Even though I don't live in the path of totality, I couldn't be more stoked about the total solar eclipse that’s set to take place on Aug. 21. I mean, the U.S. hasn’t witnessed a coast-to-coast solar eclipse in nearly 100 years — so this thing is kind of a big deal for Americans. Hopefully you’re as stoked about all of this as I am; but even if you’re not, you should know that solar eclipses can affect your mood and mental health.
This isn’t just my opinion, either. NASA clearly states on its website that solar eclipses, “have always been capable of producing profound psychological effects.” Apparently, solar eclipses can somehow make humans feel less energetic and more restless at the same time. They can increase anxiety and stir up unpleasant emotions as well, so you should definitely take some extra time for self care this Monday if you can.
Of course, it should be noted that the psychological effects of a solar eclipse aren’t all bad. In fact, veteran eclipse-watchers and psychologists alike say that solar eclipses bring people together — so that’s pretty cool. Plus, if you’re prepared for emotional distress, it’s so much easier to manage.
On that note, here are just a few ways the solar eclipse might mess with your mood — and what you can do about it.
You Might Feel Extra Restless
Even if you're not in a transitional phase right now, solar eclipses represent new beginnings, and new beginnings can make us humans feel restless. So if you find yourself rethinking everything from your career path to your romantic relationship(s) when Aug. 21 rolls around, don't freak out too hard. Taking the time to reevaluate what you want out of life isn't a bad thing, and there's absolutely no pressure to make any major decisions on Monday.
Keep in mind that almost nothing is going to feel "normal" during a solar eclipse, so it's OK to simply be restless without actually acting on your restlessness. If your feelings don't dissipate post-eclipse, then you might want to make some changes. Either way, don't feel like you need to turn your life inside out just because the solar system is doing weird stuff.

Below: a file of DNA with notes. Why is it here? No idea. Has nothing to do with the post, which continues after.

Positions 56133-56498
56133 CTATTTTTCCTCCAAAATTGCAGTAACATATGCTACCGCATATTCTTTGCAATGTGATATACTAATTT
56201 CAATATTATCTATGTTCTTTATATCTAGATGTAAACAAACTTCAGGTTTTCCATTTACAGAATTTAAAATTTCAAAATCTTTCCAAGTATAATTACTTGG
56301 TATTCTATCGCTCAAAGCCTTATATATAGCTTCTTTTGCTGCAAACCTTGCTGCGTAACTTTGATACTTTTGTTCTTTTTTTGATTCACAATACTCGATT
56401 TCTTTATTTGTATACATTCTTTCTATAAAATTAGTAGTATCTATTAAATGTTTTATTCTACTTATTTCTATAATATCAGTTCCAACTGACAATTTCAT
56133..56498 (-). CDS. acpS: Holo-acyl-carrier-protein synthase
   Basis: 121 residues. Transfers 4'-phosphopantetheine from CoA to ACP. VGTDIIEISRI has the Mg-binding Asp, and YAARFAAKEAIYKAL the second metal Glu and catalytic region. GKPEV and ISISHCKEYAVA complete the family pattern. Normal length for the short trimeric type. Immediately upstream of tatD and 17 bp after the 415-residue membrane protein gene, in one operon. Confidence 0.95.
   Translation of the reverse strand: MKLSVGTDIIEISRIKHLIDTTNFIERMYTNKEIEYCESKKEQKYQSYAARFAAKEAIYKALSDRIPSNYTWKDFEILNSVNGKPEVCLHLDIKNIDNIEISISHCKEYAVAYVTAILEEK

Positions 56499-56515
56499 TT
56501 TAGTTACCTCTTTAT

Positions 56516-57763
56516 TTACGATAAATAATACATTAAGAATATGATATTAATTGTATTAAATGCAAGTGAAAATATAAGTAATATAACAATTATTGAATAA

You Might Feel Less Energetic Than Usual
Feeling sluggish on a Monday might just sound like business as usual, but on Total Solar Eclipse Monday, you should probably prepare for some extra tiredness. For one thing, anxiety wears people out, and we've already established that you'll probably be feeling extra anxious come Aug. 21. More importantly, though, experiencing nighttime in the middle of the day (even for a little bit) is bound to eff with your circadian rhythm. As Forever Conscious puts it, "Our circadian rhythms are dependent on the rising and setting of the Sun, and when darkness falls during the middle of the day even just for a few hours, it can definitely have an influence on our body."
Fortunately, there are a few ways to combat feeling tired during the day. If you can, try go to bed a bit earlier than usual on Sunday night, stay hydrated, take a walk, and eat well. If all of that doesn't do the trick, just keep on keeping on until you can go home and pass out.